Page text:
H. Wilson & Company Legacy Revisited
Preserving Ceramic Legacies… One Potter at a Time.
Seven Gallon Jar
Future posts are intended to encourage conversations with potters, collectors, scholars, and enthusiasts. The first potters of interest are The Wilson Potters of Seguin, Texas, between 1857-1903.
In 1991, I learned of John McKamie (McKamey) Wilson’s slave potters through a casual conversation with my professor, John Brough Miller in graduate school. However; in 2013, I learned the legacy of those slave potters, Hyrum (Hiram), James, Wallace, Andrew, and George.
William J. Hill Texas Artisans and Artists Archive. MFAH Collection https://lnkd.in/ejajEK2 (accessed 3 January 2019)
Five Gallon Jar
Reconstruction (1865-1877), was a Golden Age of African American Achievement across the United States, especially on the new Texas Frontier.
In 1857, John McKamie (McKamey) Wilson, Jr., a teacher and Presbyterian Minister, opened the Guadalupe Pottery Business in Capote, TX (12 miles east of Seguin, TX). In 1869, he sold the business to M. J. Durham.
Between 1867-69, emancipated slaves from the Guadalupe Pottery Business established The H. Wilson and Co. Pottery Business under the leadership of Hyrum (Hiram) Wilson. It is believed to be the first African American owned business in the State of Texas.
Attributed to Guadalupe Pottery Company, also known as the “Wilson First Site,”
American, active c. 1857–1869
16 × 11 1/4 in. diameter (40.6 × 28.6 cm)
The Bayou Bend Collection, a gift of William J. Hill
William J. Hill Texas Artisans and Artists Archive. MFAH Collection. https://lnkd.in/eUFR_kS (accessed 31 March 2019).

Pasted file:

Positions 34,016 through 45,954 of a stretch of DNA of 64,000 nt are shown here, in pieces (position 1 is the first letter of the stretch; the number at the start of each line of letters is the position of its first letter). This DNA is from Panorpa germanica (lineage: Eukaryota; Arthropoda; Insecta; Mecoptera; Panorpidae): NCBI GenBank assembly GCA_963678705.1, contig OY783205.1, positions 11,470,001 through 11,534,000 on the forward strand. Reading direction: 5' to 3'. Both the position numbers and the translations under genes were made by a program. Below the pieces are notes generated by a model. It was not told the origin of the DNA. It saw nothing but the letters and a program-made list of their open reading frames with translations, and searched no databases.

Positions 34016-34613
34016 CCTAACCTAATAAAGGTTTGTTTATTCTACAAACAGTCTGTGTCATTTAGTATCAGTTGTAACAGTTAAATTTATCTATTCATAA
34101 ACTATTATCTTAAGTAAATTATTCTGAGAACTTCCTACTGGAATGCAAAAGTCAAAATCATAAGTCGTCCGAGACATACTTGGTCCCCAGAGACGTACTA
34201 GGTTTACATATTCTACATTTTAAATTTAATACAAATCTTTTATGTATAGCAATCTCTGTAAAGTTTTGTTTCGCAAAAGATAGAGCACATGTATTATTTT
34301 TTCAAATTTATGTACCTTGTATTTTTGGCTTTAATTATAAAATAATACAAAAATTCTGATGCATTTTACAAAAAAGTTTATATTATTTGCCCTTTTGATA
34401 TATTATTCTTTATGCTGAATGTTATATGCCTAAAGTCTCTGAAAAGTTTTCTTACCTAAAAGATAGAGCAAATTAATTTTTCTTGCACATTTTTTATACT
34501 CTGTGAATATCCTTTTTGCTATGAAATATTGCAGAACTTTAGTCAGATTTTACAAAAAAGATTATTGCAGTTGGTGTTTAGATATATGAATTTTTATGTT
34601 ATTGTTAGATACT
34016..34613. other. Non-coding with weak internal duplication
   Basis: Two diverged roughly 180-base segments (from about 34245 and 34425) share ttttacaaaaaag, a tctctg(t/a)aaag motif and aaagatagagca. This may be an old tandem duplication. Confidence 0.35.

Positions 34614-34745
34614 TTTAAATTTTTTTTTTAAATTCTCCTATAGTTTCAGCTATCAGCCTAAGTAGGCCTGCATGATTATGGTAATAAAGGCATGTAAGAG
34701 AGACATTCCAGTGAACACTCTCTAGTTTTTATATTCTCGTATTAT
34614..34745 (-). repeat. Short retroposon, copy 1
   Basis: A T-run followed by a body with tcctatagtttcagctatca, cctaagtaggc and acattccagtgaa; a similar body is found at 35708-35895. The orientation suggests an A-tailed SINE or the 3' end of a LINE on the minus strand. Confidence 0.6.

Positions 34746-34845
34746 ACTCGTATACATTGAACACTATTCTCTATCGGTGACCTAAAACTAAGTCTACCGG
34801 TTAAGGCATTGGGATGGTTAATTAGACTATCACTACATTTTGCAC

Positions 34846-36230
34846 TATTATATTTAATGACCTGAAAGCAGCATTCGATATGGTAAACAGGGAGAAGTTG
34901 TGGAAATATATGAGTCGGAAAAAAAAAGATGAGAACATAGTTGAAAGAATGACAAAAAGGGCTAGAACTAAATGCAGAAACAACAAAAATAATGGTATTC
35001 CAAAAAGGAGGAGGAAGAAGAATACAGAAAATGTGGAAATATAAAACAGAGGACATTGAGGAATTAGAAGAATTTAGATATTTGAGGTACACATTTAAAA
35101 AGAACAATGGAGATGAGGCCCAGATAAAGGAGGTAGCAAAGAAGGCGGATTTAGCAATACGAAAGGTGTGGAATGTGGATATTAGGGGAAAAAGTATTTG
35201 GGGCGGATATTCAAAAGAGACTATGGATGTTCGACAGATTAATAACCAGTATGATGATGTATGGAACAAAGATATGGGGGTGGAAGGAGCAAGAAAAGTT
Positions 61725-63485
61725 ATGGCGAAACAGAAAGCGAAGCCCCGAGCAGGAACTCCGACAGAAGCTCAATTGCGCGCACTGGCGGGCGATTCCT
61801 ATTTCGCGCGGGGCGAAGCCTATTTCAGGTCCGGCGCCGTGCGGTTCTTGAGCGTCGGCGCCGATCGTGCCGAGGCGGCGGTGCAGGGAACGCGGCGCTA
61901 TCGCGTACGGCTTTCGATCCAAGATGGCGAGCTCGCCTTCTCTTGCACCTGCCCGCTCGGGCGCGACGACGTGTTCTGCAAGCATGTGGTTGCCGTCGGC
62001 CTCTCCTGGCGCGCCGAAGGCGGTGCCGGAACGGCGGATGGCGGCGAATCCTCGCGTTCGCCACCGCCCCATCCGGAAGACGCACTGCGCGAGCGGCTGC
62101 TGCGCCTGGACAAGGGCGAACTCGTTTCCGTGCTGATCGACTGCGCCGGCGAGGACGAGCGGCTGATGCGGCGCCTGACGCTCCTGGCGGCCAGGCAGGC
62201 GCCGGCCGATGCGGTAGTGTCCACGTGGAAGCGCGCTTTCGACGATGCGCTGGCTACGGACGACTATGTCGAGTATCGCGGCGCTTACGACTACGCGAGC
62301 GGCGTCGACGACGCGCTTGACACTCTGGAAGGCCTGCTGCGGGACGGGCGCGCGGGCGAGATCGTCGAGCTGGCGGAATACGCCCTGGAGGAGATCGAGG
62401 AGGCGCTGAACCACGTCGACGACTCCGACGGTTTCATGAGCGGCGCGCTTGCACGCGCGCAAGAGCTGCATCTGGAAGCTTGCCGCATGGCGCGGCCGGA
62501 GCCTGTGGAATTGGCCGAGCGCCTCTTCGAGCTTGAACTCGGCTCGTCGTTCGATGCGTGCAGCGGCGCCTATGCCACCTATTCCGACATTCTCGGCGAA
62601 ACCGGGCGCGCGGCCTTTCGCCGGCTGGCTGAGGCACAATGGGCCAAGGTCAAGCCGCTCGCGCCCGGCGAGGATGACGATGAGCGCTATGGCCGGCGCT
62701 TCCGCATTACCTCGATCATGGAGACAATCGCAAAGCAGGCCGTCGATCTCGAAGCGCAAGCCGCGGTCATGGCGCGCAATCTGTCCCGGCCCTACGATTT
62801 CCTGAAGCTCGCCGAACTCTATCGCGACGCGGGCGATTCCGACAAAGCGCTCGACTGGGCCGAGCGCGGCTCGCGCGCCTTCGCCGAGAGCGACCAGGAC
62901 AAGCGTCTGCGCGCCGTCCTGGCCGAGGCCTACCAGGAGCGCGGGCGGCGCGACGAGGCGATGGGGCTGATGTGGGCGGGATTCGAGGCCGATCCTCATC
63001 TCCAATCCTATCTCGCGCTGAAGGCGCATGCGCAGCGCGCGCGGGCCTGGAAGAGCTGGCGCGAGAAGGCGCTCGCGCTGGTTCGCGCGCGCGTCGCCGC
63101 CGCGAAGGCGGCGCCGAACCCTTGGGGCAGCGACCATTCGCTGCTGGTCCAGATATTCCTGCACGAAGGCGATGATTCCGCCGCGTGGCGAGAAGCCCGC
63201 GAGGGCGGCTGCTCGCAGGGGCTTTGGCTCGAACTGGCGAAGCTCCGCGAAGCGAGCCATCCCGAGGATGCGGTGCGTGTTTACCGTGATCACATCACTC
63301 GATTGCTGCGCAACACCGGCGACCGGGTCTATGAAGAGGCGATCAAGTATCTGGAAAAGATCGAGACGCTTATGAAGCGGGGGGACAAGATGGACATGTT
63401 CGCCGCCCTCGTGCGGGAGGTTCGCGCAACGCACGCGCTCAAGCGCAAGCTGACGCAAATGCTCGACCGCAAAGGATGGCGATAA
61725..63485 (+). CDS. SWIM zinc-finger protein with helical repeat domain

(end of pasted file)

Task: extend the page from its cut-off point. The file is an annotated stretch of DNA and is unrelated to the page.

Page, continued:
In the 1860s, The Edgefield District of South Carolina greatly influenced the potting traditions on the Texas Frontier. Potters migrated from the different pottery communities in the Eastern United States as well as Europe. Archaeological evidence from John McKamie Wilson’s Guadalupe Pottery Business indicated the forming and surfacing techniques were consistent with the pottery production in the Edgefield District.
Between 1867-69, The H. Wilson & Co. Pottery Business (established by emancipated slaves), developed a unique pottery style that is easily recognizable from the traditional stoneware of Edgefield District and local potteries in Texas. The noted changes were the handles and rims of the pots; but the most notable change from the previous pottery business was the name, “H. Wilson & Co.” stamped across the shoulder. Contemporary collectors easily distinguish the stamped pottery from other Southern and Texas pottery businesses.
H. Wilson & Co., American, c. 1869–1884
11 1/2 × 7 in. diameter
The Bayou Bend Collection,
William J. Hill Texas Artisans and Artists Archive. MFAH Collection. https://lnkd.in/e4acx54 (accessed 07 April 2019)
Five Gallon Jar
John McKamie Wilson (former slave owner) was a role model for Hyrum (Hiram) Wilson, co-founder of H. Wilson and Co. Pottery Business. However, it was the mentorship and financial support of Reverend Leonard Isley, a Baptist Missionary from Bangor, Maine, who provided the resources Hyrum (Hiram) needed to purchase large tracts of land in the Capote Hills (In Praise Hiram by Laverne Lewis Britt, 2005). The land was resold as homesteads which soon developed into a harmonious community. 10 acres were reserved for a church, a school, and a cemetery. The cemetery is still active.